The breath can be a key towards unlocking the mystery of the relationship between……

In looking at how to deepen (rather than broaden) our personal practice, choosing to focus on exploring the breath can be a key towards unlocking the mystery of the relationship between body, breath, mind and that which is both beyond and within.

“Yoga is more about exploring
the movement of the mind, whilst
Āsana is more about exploring
the movement of the body.
The vehicle common to exploring both
is the movement of the breath.
The yoking of all three is towards the goal of
experiencing the source of all movement.”

Here, from the viewpoint of T Krishnamacharya, an avenue for deepening an exploration into the potential of the breath within our practice can be through a systematic and progressive slowing in the cyclic patterning of our breath. To access this deepening we may have to reconsider our practice, not just in terms of what we do with our body, but also what we do with the breath within the various Yoga practices associated with our body.

However, this means firstly knowing what our breath rate per minute is within the various elements that comprise our Āsana practice. For example, we would need to have acquired some basic information around what is the length and how is the stamina of our breath, in say standing back extension Āsana such as Uttānāsana or Utkāṭāsana, or prone front extension Āsana such as Bhujaṅgāsana or Śalabhāsana.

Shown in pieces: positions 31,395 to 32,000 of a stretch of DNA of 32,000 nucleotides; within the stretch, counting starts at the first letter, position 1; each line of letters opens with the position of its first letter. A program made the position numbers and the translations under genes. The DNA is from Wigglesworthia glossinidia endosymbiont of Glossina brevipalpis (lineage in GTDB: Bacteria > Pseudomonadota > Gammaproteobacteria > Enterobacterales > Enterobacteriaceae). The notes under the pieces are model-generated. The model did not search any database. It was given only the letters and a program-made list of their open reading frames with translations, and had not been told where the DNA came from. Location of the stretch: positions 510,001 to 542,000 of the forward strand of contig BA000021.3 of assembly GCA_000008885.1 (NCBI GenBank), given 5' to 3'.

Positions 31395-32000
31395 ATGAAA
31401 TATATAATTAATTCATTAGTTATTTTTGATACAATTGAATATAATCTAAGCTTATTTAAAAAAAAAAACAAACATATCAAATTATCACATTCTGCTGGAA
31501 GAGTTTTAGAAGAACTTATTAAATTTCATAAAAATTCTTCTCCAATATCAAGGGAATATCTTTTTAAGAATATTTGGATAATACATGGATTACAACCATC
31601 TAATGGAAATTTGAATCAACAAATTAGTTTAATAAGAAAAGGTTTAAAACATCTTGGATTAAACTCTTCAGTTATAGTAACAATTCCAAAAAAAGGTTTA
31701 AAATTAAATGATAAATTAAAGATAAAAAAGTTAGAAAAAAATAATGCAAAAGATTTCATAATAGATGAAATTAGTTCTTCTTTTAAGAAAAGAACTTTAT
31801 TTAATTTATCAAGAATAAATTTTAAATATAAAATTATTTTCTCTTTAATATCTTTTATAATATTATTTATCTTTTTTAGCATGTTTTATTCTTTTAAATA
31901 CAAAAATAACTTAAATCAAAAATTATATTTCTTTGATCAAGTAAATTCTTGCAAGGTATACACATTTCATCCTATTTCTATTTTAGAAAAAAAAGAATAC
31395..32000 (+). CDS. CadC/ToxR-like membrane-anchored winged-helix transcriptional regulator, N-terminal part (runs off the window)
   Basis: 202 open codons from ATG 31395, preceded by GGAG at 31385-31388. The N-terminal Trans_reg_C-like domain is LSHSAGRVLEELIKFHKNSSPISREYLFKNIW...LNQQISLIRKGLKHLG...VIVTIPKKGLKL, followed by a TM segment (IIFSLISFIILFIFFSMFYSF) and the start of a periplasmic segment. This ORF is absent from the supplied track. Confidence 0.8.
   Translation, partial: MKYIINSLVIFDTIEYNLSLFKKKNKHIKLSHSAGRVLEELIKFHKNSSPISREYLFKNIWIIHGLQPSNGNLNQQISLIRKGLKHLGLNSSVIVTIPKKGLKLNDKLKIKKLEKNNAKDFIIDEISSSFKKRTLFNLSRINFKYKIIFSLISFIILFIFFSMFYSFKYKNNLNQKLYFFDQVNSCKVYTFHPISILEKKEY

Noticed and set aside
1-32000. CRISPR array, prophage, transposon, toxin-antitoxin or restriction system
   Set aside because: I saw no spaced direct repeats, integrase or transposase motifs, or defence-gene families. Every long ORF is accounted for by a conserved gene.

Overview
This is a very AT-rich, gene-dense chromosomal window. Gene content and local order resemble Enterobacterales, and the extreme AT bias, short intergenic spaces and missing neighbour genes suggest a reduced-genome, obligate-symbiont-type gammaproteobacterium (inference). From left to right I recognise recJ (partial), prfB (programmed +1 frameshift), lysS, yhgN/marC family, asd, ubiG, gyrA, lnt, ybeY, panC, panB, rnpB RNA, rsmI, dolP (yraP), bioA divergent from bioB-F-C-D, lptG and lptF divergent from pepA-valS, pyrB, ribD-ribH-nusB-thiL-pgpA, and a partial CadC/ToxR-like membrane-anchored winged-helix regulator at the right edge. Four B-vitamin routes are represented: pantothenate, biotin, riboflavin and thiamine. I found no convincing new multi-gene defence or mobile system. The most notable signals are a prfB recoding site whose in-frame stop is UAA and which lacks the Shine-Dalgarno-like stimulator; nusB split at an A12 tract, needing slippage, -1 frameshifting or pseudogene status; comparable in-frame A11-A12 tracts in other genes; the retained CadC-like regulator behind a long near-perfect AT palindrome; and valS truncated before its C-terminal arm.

“Explore how the Breath can:
– Challenge Standing Āsana.
– Support Lying Āsana.
– Develop Inverted Āsana.
– Stimulate Prone Backbend Āsana.
– Refine Sitting Āsana.
– Channel Sitting Mudrā.
– Transcend Seated Prāṇāyāma.”

Without the input arising from these preliminary components, it is not really possible to propose an appropriate Vinyāsa Krama for the breath, in terms of firstly, establishing a starting point, secondly, establishing an aim and thirdly, what are the number of steps necessary to build a potential bridge to guide the practitioner between the starting point and the aim.

Here also, it could be considered that, until we have an understanding of these initial responses of the breath to both an individual Āsana, as well as groups of Āsana, we have no clear strategy in the building of a developmental pathway towards progressively slowing the number of breaths per minute within all the Āsana aspects of our Haṭha practice.

Furthermore, looking beyond Āsana. Without this initial sense of the links between the realities and the potentials of the breath in Āsana according to each and every student, how will we be able to correlate the map with the journeyer, if we wish to personally explore and skilfully progress from the grosser to the subtler aspects of Haṭha Yoga?

“Because of the different uses of breathing,
he strongly believes that the beginning of Prāṇāyāma is in Āsana.
Āsana, and Āsana alone,
with proper breathing techniques,
leads you to the idea of Prāṇāyāma.”
– TKV Desikachar on ‘The Yoga of T Krishnamacharya’

In other words, what is the relationship of the breath within the triad of the spine, the internal fire and the psychic activity, as we expand and refine our exploration of Haṭha Yoga from the practice of Āsana, through to including the practice of Mudrā and the practice of Prāṇāyāma?

“In the beginning, the breath in Āsana
sets the direction for our Prāṇāyāma practice.
As we develop this, the breath in Prāṇāyāma
sets the direction for our Āsana practice.”